Charles "father of Woody" Harrelson, probably the best-known contract killer of the late 20th Century, has died in prison.
Charles Harrelson, 69, was found unresponsive in his cell on March 15 and apparently died of natural causes, said Felicia Ponce, a Bureau of Prisons spokeswoman in Washington.
Ponce did not know the exact cause of death. Fremont County Coroner Dorothy Twellman did not immediately return a call.
Charles Harrelson was convicted of murder in the May 29, 1979, slaying of U.S. District Judge John Wood Jr. outside his San Antonio, Texas, home. Prosecutors said a drug dealer hired him to kill Wood because he did not want the judge to preside at his upcoming trial.
Charles Harrelson denied the killing, saying he was in Dallas, 270 miles away, at the time.
Wood, known as "Maximum John" for the sentences he gave in drug cases, was the first federal judge to be killed in the 20th century.
Charles Harrelson was transferred to Supermax, the highest-security federal prison, after attempting to break out of an Atlanta federal prison in 1995. Other inmates at Supermax, about 90 miles south of Denver, include Unabomber Theodore Kaczynski, Oklahoma City bombing co-conspirator Terry Nichols and Olympic Park bomber Eric Rudolph.
By killing Wood, Charles Harrelson triggered what FBI spokesman Art Werge later called "the largest manhunt ever to focus on El Paso."
Wood was the first federal judge assassinated in the 20th century and Werge said it was the FBI's largest manhunt prior to the 1995 Oklahoma City bombing.
"When this happened, the Chagras were jet-setting to Las Vegas," Werge said in 2003. "One of their lawyers is the (current) mayor of Las Vegas. They were high rollers."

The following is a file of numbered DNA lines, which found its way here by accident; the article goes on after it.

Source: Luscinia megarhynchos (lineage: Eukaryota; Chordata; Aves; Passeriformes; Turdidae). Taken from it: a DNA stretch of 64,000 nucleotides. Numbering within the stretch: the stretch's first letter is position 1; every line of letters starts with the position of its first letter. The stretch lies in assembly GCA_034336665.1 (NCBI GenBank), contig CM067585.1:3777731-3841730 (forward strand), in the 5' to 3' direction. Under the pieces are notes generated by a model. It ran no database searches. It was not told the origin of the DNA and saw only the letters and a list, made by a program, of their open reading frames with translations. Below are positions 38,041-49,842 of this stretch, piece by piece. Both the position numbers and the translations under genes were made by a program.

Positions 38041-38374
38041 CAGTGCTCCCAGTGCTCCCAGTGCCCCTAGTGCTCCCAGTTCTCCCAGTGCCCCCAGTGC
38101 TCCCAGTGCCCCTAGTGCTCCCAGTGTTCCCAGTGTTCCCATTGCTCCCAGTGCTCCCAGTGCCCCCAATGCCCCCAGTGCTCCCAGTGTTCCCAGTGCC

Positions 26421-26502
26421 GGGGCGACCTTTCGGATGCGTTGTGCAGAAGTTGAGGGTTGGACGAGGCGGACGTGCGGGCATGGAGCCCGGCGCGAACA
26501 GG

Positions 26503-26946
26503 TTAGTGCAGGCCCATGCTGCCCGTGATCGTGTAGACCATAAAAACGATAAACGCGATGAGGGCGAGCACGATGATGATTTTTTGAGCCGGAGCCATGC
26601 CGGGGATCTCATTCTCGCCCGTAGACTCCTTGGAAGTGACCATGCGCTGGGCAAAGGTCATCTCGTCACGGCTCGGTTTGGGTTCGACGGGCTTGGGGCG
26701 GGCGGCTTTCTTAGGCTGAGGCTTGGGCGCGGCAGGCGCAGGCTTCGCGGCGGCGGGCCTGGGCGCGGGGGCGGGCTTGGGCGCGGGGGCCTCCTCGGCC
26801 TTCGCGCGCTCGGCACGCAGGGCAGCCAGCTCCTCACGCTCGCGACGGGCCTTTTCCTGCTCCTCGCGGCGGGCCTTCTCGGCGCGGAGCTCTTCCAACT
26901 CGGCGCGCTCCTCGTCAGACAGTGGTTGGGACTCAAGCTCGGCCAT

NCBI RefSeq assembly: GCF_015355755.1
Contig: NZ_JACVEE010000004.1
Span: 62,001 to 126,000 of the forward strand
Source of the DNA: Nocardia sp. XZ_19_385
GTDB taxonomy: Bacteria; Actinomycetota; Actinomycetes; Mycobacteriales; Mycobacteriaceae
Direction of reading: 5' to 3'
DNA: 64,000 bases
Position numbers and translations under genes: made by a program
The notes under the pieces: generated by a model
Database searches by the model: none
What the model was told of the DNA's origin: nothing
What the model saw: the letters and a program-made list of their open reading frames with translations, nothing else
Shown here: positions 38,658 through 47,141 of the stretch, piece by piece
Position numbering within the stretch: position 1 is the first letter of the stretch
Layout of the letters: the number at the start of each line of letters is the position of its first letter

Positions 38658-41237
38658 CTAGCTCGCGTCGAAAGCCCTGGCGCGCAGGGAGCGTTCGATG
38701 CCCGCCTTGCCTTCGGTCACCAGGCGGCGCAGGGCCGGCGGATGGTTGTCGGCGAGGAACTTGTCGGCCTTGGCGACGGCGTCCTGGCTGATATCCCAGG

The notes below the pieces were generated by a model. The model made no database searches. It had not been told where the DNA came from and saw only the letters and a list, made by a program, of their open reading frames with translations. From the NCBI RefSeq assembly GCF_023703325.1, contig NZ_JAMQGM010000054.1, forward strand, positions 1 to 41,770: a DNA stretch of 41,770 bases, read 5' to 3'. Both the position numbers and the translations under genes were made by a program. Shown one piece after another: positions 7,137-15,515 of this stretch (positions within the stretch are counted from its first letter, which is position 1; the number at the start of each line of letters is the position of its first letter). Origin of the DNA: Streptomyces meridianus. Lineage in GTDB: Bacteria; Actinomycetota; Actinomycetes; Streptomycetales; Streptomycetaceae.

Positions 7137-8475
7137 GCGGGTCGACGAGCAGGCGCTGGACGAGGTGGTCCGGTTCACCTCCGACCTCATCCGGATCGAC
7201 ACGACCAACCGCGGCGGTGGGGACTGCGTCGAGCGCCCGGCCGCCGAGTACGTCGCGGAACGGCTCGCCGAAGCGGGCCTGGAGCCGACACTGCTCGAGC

Jamiel Chagra was acquitted of most charges in Wood's death but was found guilty of obstructing the investigation into the slaying and sentenced to 10 years in prison. He also pleaded guilty in a failed 1978 assassination attempt on Assistant U.S. Attorney James Kerr of San Antonio and was sentenced to life in prison.
Although federal officials had said he wouldn't be eligible for parole until 2009, Chagra was free by 2003 after assisting prosecutors in other cases and entering the witness protection program.
Another family member involved in the Wood case was Chagra's third wife, Elizabeth.
Elizabeth Chagra was found guilty of delivering a payment of $250,000 to Charles Harrelson and sentenced to 30 years in prison. In 1997 she died in prison of ovarian cancer.
Joe Chagra, Jimmy's younger brother, served six years of a ten-year sentence on conspiracy charges. He died in 1996 in a traffic accident.
An older brother, Lee Chagra, was a well-known criminal defense attorney in El Paso who was murdered during a robbery at his legal office on North Mesa in 1978.